What to do if your Domain Authentication is failing

Leif Catania
Leif Catania
  • Updated

In order to improve your email deliverability and security you should take time to configure and properly authenticate your domain. These are technical settings that validate mailbox identity and authorization at a domain level. Amplemarket currently tests for SPF, DKIM, and DMARC.

If you head to your Domain Health Center under the authentication column you can test these three to see if they pass.

Please work with your IT team or email domain administrator to finalize any failing authentications

If you're using one of the following pairs, click on it for the detailed instructions:

Generic instructions to set up your Domain Authentication


SPF is a standard email authentication method. SPF helps protect your domain against spoofing and helps prevent your outgoing messages from being marked as spam by receiving servers.


SPF typically does not fail as it is usually set up when the domain is set up, but you will want to you’ll want to head to where you purchased or manage the domain and confirm in your DNS that you have a:

  • TXT record
    • Host:@
    • Value: v=spf1 include:_spf.google.com ~all



Set up DKIM to help protect your domain against spoofing, and help prevent your outgoing messages from being marked as spam.


DKIM is set up by going into the admin console of your mailbox provider (Outlook or Google), creating keys, entering them into your domain management tool (like GoDaddy), and then confirming that DKIM is turned on.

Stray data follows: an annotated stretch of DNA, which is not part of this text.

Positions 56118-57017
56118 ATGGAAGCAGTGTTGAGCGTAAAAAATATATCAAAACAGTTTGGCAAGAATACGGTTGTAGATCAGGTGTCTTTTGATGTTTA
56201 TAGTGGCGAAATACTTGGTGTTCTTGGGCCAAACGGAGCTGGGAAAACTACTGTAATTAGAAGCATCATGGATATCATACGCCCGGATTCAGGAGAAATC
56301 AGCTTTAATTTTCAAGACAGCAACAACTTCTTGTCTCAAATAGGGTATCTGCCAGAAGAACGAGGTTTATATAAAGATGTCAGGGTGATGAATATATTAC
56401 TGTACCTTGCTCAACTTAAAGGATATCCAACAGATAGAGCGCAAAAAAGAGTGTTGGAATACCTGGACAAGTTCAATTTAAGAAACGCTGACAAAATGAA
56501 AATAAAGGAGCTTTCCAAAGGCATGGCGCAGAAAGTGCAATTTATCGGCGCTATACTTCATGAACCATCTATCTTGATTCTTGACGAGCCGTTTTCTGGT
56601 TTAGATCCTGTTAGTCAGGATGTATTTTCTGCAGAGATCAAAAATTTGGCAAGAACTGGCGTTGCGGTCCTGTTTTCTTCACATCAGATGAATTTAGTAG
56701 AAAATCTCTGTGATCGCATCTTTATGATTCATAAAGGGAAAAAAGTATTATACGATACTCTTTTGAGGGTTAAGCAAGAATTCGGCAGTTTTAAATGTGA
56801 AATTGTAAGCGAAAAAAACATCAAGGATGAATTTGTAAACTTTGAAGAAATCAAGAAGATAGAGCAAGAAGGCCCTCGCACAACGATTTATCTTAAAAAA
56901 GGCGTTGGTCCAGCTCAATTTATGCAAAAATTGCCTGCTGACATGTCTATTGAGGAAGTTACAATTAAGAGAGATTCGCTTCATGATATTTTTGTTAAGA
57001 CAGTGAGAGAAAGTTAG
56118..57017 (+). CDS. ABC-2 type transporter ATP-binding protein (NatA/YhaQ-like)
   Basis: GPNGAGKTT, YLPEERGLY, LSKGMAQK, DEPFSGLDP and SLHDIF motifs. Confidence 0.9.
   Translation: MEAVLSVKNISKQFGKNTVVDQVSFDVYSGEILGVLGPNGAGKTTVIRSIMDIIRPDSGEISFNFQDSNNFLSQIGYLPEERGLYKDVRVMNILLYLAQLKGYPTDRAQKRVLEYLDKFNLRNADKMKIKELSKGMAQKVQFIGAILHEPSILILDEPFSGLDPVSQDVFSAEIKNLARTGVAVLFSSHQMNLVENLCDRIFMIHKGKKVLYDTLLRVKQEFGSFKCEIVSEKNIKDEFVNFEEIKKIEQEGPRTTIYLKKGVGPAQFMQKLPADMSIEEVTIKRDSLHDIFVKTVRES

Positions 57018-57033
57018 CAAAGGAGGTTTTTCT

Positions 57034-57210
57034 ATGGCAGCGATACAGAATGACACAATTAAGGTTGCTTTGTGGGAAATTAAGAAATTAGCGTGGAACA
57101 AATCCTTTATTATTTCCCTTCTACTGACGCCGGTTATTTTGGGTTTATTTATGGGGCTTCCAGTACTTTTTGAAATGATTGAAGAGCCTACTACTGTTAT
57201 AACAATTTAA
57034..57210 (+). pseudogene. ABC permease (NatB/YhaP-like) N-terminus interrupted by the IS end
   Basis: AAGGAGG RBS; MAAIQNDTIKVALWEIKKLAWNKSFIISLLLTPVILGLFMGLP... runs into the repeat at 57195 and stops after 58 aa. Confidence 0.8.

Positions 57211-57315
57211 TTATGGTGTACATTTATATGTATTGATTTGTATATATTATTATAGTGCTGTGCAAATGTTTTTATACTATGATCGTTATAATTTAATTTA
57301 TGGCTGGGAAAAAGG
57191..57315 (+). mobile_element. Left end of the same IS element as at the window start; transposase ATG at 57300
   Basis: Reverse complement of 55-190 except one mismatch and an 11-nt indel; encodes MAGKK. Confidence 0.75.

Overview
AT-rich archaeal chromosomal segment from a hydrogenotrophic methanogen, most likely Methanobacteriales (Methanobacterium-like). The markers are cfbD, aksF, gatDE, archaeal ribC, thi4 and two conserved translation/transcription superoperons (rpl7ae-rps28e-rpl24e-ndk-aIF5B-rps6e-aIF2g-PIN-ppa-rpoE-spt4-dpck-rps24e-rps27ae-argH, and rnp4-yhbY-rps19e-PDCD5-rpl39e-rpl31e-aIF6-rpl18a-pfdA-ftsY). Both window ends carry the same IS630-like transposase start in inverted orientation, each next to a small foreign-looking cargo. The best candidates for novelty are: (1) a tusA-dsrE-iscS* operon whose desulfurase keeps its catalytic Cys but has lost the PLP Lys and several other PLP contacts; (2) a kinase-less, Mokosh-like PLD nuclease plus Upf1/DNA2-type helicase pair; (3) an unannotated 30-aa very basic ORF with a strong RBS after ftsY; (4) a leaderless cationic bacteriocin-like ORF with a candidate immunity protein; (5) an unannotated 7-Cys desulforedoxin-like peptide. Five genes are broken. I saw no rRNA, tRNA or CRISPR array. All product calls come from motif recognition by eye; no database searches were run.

Setting up DKIM with Outlook

Note: you will need to be a system administrator to follow these steps

  1. Head into your email provider (Outlook) and Sign in to the Microsoft 365 Defender Portal. Use your Microsoft 365 email address and password. Head to https://security.microsoft.com/dkimv2 note you will need to be a system administrator to follow these steps
  2. Find the Under DomainKeys Identified Mail (DKIM), and select your domain name. A window will open on the rightmost side.
  3. Select Create DKIM keys. The keys will be generated as CNAME records. This will also generate two DKIM keys
  4. Copy both keys (recommend saving them on a doc) and ensure you have both the hostname and the value
  5. Head back into your domain management tool (GoDaddy) and navigate to the DNS settings
    1. Select Add New Record.
    2. Add your first CNAME record to your DNS.
      1. Type: Select CNAME.
      2. Name: Using the first key that you generated in step 1, enter the hostname.
      3. Value: Using the first key that you generated in step 1, enter the value.